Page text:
Human rights group says children were among those killed and calls for the release of detained demonstrators.
At least 304 people have been killed in the recent protests in Iran, Amnesty International reported on Monday, accusing security forces of “massacring” unarmed demonstrators.
Video footage obtained showed Iranian security forces opening fire on protesters “who did not pose any imminent risk”, according to a report by the London-based rights group. It called the actions of the Iranian government a “vicious crackdown”.
Philip Luther, the Middle East and North Africa director at Amnesty, said its information was based on “harrowing testimony from eyewitnesses”.
Thousands of protesters, as well as journalists, human rights defenders and students, were arrested, the group said
“Almost immediately after the Iranian authorities massacred hundreds of those participating in nationwide protests, they went on to orchestrate a wide-scale clampdown designed to instil fear and prevent anyone from speaking out about what happened,” said Luther.
Most of the deaths were caused by gunshots to the head, heart, and other vital organs, indicating security forces were “shooting to kill”, the report said.
Iran on Tuesday categorically denied the Amnesty report.
“These numbers are nothing more than groundless claims,” judicial spokesman Gholam-Hossein Ismaila said, according to the semi-official ISNA news agency.
Nationwide protests erupted on November 15 after a surprise announcement about an increase in the price of fuel by about 50 percent. Angry demonstrators torched petrol stations and government offices in response.
Iran said the money was needed for the country’s most impoverished citizens to offset crippling US sanctions reimposed last year after Washington pulled out of the historic nuclear deal with world powers.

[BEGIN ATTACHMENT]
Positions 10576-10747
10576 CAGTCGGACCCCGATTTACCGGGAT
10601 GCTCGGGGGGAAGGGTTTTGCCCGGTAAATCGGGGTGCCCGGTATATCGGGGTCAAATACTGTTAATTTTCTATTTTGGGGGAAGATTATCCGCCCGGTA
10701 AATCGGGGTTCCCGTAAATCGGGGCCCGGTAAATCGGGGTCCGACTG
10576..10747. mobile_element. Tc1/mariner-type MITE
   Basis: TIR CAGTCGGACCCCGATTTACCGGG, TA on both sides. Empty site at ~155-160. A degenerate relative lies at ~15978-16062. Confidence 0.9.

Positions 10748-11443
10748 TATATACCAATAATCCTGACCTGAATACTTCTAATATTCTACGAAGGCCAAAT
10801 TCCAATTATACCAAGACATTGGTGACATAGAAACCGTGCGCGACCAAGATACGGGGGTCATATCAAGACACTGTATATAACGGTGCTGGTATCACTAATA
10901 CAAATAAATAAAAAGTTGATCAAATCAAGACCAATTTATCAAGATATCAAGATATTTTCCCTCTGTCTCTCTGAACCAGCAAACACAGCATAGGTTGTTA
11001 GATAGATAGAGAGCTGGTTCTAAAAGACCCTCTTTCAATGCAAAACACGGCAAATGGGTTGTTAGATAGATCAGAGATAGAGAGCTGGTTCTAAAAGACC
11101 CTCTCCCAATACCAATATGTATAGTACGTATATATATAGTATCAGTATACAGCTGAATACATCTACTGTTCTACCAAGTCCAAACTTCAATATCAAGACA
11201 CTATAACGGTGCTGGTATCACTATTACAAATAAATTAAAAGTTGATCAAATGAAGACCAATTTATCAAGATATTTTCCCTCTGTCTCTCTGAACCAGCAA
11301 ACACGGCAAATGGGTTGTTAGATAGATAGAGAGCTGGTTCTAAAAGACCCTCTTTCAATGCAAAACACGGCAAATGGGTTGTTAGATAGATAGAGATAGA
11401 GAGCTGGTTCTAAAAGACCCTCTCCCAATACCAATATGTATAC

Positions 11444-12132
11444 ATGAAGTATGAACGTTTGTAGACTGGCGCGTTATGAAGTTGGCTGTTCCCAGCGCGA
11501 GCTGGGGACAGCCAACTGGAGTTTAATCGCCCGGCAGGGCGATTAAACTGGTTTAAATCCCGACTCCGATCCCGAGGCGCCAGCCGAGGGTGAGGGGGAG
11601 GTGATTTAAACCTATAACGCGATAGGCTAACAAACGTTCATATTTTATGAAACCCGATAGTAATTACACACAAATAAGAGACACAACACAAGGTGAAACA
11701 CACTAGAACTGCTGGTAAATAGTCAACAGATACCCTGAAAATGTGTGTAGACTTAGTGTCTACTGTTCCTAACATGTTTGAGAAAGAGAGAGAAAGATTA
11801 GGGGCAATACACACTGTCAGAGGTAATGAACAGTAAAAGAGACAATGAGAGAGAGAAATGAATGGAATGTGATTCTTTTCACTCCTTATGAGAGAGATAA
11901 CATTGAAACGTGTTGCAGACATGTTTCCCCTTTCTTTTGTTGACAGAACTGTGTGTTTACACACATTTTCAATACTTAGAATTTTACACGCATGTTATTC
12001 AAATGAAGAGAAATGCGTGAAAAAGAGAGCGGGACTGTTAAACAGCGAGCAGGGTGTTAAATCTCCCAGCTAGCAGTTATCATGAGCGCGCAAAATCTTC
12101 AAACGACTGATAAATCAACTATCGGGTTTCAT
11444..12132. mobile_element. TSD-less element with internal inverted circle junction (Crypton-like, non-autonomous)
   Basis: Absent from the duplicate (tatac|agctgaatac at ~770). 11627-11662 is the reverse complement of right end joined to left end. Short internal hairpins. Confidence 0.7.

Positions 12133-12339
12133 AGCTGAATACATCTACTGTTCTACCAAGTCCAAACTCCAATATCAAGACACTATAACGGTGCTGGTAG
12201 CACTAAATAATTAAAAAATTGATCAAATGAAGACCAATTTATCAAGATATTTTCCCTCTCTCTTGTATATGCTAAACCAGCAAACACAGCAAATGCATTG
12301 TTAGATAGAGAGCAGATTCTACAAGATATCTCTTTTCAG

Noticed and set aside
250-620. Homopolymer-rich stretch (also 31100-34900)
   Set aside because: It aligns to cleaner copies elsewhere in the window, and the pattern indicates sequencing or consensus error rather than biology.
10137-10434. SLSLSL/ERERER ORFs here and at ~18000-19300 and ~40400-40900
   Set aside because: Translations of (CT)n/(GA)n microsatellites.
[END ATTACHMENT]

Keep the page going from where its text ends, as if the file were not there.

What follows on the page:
Iranian authorities have not announced an official death toll. Tehran has previously rejected Amnesty’s accounting of the number of people killed, describing it as “fabricated” while calling the human rights group “biased”.
Officials in Tehran have accused “foreign enemies” of orchestrating the demonstrations. Supreme Leader Ayatollah Ali Khamenei said last month the protests were dealt with successfully.
Manoureh Mills, Iran researcher at Amnesty, said the investigation of the killings and arrests during the protests have not ended.
“We are continuing to receive information on a daily basis regarding the arrests and enforced disappearance of people in Iran and also on the killings that took place during the protests,” she told reporters.
Amnesty reported that children as young as 15 were jailed along with adults.
“Any children that have been detained solely for taking part in the protests must be immediately and unconditionally released,” Mills said.
Amnesty’s Raha Bahreini earlier told reporters “unless the authorities are held to account by the United Nations and the international community, the unlawful killing will worsen and we will see more bloodshed”.
Victims and witnesses told Amnesty that Iranian security forces raided medical centres across the country to arrest wounded demonstrators.
“Amnesty International has received reports that authorities have moved injured protesters from hospitals to detention facilities, putting their lives at risk by denying them potentially life-saving medical care,” Bahreini said.
Ali Fathollah-Nejad, a visiting fellow at the Brookings Doha Centre, described the protests and killings as “a traumatising experience to Iranian society, even among the conservative parts”.
“The high death toll, coupled with the internet shutdown, has left a deep and lasting mark on Iranian society, economy and politics,” Fathollah-Nejad told journalists .
Source ; The Daily Middle East & News Agencies